There has never been a successful and long-lasting atheistic civilization — and there never will be — is the opinion of many astute observers. And it’s also apparently the belief of radio giant Michael Savage, as he issued a dire warning on his Wednesday show.
“Unless Christianity receives a new enthusiasm that sweeps the Western world, and Christianity itself rises up against the forces against it,” he said, “the entire West will collapse in your lifetime.”Share
Savage, author of numerous best-selling books and host of the award-winning Savage Nation radio program, has long warned that the West is imperiled by “savages” from without and is being savaged by militant secularists within. Now, addressing the crux of the matter, Savage is adamant that the death of Christian belief portends the death of the West, as he said:
I can almost prove it. I can almost feel it. It’s palpable to me. And I’m not the only who sees it or feels it. Anyone I know with a certain intelligence level above a minimal amount, sees what’s going on in Europe, and they say that we’re not far behind.Presumably, Savage was referring to secular Europe’s acceptance of waves of unassimilable Muslim migrants — which include some jihadists — the Islamization of the continent, and the rapid moral decay bedeviling the entire West. It’s plain to many that the erosion of the West’s foundational faith is synonymous with the erosion of her foundation. Our second president, John Adams, issued a warning to this effect, saying in 1798, “Our Constitution was made only for a moral and religious people. It is wholly inadequate to the government of any other.” Note that the West could still rightly be called “Christendom” at the time, and the founders generally meant “Christian” when using the term “religious.” Thus, Adams clearly didn’t view Christianity as so many do today — as something to be kept “separate” at all costs lest it become an impediment to our constitutional government — but as a prerequisite for it.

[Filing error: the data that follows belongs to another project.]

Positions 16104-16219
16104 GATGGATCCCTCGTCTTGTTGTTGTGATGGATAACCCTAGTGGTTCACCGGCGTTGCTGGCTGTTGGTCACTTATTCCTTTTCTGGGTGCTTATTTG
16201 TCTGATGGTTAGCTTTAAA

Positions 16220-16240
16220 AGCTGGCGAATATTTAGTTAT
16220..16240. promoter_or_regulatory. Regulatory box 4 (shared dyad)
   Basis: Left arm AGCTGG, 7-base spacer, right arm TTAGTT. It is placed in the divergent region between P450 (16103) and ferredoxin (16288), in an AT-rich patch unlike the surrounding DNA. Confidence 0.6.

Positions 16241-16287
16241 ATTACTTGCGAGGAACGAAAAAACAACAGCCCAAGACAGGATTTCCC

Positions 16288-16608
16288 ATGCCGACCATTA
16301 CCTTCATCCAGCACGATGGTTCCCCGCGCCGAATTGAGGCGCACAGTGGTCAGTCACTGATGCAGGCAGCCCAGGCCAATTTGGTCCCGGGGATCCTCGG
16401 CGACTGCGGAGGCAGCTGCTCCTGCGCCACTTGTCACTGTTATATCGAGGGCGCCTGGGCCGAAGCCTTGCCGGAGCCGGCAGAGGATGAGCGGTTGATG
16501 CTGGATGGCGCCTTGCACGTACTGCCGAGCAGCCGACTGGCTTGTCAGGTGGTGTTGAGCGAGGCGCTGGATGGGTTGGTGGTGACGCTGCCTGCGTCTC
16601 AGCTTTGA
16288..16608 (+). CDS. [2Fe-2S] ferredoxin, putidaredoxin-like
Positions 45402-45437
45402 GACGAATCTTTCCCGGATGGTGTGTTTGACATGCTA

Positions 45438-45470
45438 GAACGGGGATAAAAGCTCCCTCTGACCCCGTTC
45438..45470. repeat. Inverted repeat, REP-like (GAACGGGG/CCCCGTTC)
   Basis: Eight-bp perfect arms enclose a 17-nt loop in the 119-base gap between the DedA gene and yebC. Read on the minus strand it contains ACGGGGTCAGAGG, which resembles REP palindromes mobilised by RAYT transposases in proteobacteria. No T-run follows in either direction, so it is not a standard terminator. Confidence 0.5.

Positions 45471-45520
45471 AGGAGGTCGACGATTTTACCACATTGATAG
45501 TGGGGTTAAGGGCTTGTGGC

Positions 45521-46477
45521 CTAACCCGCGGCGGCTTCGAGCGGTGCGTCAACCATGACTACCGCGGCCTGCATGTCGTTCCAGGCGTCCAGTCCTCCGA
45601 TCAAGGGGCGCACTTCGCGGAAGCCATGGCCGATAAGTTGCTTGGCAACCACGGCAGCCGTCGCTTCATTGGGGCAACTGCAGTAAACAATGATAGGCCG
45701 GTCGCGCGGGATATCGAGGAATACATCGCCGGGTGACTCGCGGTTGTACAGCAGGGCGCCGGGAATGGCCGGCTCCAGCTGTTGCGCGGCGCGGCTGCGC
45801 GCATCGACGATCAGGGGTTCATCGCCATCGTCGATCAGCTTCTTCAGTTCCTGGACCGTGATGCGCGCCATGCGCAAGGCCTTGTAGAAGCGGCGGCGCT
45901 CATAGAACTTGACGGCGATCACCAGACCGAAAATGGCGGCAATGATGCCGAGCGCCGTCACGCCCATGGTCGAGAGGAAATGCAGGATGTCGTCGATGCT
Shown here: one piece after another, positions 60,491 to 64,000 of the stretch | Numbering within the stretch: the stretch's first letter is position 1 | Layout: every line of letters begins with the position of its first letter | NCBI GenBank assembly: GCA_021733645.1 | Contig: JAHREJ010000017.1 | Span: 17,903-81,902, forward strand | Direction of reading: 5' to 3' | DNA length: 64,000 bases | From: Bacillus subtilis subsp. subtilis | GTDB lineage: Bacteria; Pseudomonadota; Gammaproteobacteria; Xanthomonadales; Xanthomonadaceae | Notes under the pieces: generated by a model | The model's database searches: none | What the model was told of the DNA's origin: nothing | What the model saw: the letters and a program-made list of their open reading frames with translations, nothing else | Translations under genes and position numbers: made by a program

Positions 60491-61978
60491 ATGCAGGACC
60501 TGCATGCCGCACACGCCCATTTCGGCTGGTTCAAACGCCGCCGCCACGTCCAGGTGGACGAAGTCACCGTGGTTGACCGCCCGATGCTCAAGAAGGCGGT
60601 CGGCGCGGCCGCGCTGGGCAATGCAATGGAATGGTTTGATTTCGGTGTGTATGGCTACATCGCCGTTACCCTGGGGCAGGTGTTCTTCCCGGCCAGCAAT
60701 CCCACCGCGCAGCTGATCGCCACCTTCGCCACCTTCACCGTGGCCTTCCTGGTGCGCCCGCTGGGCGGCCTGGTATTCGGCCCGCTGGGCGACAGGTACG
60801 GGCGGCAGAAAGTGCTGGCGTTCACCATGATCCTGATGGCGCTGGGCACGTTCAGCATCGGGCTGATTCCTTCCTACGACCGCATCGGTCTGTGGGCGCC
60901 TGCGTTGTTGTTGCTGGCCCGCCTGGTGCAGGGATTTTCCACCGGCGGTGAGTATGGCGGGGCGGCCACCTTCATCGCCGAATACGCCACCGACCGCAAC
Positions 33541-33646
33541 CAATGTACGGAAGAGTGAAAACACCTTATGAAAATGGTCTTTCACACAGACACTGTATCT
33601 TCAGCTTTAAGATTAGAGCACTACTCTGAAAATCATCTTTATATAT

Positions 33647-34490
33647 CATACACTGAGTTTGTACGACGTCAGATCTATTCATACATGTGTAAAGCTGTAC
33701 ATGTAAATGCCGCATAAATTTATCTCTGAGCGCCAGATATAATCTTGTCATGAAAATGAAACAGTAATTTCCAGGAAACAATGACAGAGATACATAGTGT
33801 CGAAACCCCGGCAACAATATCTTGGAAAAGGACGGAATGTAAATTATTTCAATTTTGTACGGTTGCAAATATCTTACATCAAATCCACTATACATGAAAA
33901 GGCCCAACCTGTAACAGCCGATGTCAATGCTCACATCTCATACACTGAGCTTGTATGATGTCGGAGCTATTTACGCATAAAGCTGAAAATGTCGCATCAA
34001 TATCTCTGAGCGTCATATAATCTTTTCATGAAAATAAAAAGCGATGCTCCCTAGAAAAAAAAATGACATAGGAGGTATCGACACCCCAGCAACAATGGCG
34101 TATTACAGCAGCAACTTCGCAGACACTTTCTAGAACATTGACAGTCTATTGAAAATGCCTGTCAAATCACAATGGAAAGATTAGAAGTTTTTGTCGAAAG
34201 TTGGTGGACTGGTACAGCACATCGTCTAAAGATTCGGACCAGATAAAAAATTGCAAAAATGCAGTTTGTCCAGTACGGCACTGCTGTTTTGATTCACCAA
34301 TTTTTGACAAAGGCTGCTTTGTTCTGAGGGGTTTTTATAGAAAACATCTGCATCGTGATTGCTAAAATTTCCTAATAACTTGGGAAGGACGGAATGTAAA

Why? Well, British statesman Edmund Burke wrote in 1791, “Men are qualified for civil liberty in exact proportion to their disposition to put moral chains upon their own appetites.” And George Washington addressed the origin of moral chains five years later when saying, “Let us with caution indulge the supposition that morality can be maintained without religion. Reason and experience both forbid us to expect that national morality can prevail in exclusion of religious principle.”
While I won’t delve deeply into the link between religion and morality here (I did so in this piece), I will quote one of the many thinkers who did recognize it, Russian writer Fyodor Dostoevsky. As he wrote in his 1880 work The Brothers Karamazov, “If God does not exist, everything is permitted.” And this isn’t hard to understand: Without acceptance of the eternal, unchanging, divine author of right and wrong, all moral questions (and, in particular, answers) are met with the cynical “Says who?! Those are your values; don’t impose them on me!”
Of course, this explains how a once healthy civilization can collapse into self-imposed tyranny. A mature and moral adult who knows the “rules of life” can safely negotiate the world just as a mature driver acquainted with the rules of the road can safely navigate the highways and byways. But a small, uncivilized child must be watched — and often controlled — by mother or father or nanny.
The overgrown uncivilized child called a barbarian must be subject to the same, except the watchers in his case will be the cops and criminal-justice system. And as it is for individuals so it is for groups, even country-size ones. Only, their nanny is the nanny state. (Read more.)